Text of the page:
New Insights into Plant Uptake of Carbonyl Sulfide Aid Global Carbon Cycle Model
Global Monitoring Division - ESRL-GMD
This story entered on 16th Nov, 2008 07:21:28 PM PST
In a study published in Science on 14 November, NOAA and CIRES scientists and colleagues show that carbonyl sulfide (COS), a trace gas consumed by plants, provides quantitative evidence that gradients of COS during the growing season are controlled by plant uptake during photosynthesis. This in turn provides an independent measure of plant photosynthesis rates crucial for carbon cycle modeling, a constraint heretofore missing in such models.
Background. On average, 40% of the anthropogenic carbon dioxide emitted to the atmosphere each year is absorbed by the land and ocean ecosystems. The terrestrial biosphere is responsible for much of this uptake, but it varies substantially from year-to-year owing to feedbacks between climate, photosynthesis, and respiration that are poorly understood. Climate models incorporate photosynthesis-climate feedbacks, yet tools for validating these critical processes within models on large-scales are lacking. As shown in the paper, tests with sophisticated 3-D model simulations of COS and CO2 over North America show that COS measurements can provide constraints on photosynthesis rates and thereby allow scientists to directly study the sensitivities of the carbon cycle to changes in climate in ways that were not possible previously. The gradient data were obtained from air samples collected across the U.S. from aircraft during a short NASA study and from an ongoing NOAA project.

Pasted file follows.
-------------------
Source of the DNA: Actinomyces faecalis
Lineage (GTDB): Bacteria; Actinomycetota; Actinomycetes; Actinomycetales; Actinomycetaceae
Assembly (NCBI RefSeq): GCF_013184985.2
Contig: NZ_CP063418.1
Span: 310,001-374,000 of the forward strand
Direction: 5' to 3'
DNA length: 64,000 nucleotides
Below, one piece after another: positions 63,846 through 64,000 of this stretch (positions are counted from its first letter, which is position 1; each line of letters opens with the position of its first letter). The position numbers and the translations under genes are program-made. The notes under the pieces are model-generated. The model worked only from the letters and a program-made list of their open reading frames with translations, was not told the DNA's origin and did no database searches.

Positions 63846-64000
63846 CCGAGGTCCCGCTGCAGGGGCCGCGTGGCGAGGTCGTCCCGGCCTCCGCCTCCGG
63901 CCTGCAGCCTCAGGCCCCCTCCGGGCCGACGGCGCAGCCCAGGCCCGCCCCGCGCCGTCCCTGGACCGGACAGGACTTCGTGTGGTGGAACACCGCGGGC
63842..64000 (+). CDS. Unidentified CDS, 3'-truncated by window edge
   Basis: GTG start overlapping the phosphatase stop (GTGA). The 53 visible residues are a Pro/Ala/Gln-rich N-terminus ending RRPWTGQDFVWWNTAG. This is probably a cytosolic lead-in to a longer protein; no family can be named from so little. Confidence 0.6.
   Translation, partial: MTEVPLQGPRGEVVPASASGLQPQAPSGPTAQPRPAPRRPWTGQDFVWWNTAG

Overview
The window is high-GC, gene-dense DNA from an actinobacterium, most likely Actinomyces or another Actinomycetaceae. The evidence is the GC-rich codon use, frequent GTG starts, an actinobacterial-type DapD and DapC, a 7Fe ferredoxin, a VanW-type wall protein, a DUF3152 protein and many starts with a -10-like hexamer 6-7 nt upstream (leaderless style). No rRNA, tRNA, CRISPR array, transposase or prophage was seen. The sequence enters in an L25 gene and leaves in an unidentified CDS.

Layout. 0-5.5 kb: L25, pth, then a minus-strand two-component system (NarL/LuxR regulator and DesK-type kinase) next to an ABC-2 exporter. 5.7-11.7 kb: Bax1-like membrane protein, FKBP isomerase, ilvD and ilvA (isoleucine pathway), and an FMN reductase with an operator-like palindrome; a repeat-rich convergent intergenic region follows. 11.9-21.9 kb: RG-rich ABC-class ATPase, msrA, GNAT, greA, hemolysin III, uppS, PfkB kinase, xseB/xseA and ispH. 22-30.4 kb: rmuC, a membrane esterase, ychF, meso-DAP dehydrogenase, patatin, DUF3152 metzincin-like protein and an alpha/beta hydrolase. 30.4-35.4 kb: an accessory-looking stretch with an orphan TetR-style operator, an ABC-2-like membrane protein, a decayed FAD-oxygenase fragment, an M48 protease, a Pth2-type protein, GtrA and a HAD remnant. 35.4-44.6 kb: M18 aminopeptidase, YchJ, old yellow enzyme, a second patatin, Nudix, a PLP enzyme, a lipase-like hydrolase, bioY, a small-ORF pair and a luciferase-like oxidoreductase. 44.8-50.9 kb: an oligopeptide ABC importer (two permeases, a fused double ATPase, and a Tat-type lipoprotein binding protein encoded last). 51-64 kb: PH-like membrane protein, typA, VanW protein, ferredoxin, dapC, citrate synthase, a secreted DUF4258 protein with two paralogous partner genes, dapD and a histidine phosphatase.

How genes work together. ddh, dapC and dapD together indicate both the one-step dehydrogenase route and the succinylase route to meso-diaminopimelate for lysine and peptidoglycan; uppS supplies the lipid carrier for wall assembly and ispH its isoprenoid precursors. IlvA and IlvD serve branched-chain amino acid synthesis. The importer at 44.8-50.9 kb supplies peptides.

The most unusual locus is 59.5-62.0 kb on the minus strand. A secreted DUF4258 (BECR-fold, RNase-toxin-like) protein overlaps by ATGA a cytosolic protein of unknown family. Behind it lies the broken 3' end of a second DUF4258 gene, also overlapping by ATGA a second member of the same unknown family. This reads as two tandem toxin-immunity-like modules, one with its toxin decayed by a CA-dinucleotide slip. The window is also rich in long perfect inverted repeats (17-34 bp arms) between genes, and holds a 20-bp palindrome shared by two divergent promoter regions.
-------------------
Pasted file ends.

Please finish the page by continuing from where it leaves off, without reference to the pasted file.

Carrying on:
Importance. Improving our understanding of the feedbacks and sensitivities between the terrestrial carbon cycle and climate is critical for accurately projecting future atmospheric concentrations of CO2. This new study takes an important step forward in describing how COS could improve our understanding of these important feedbacks.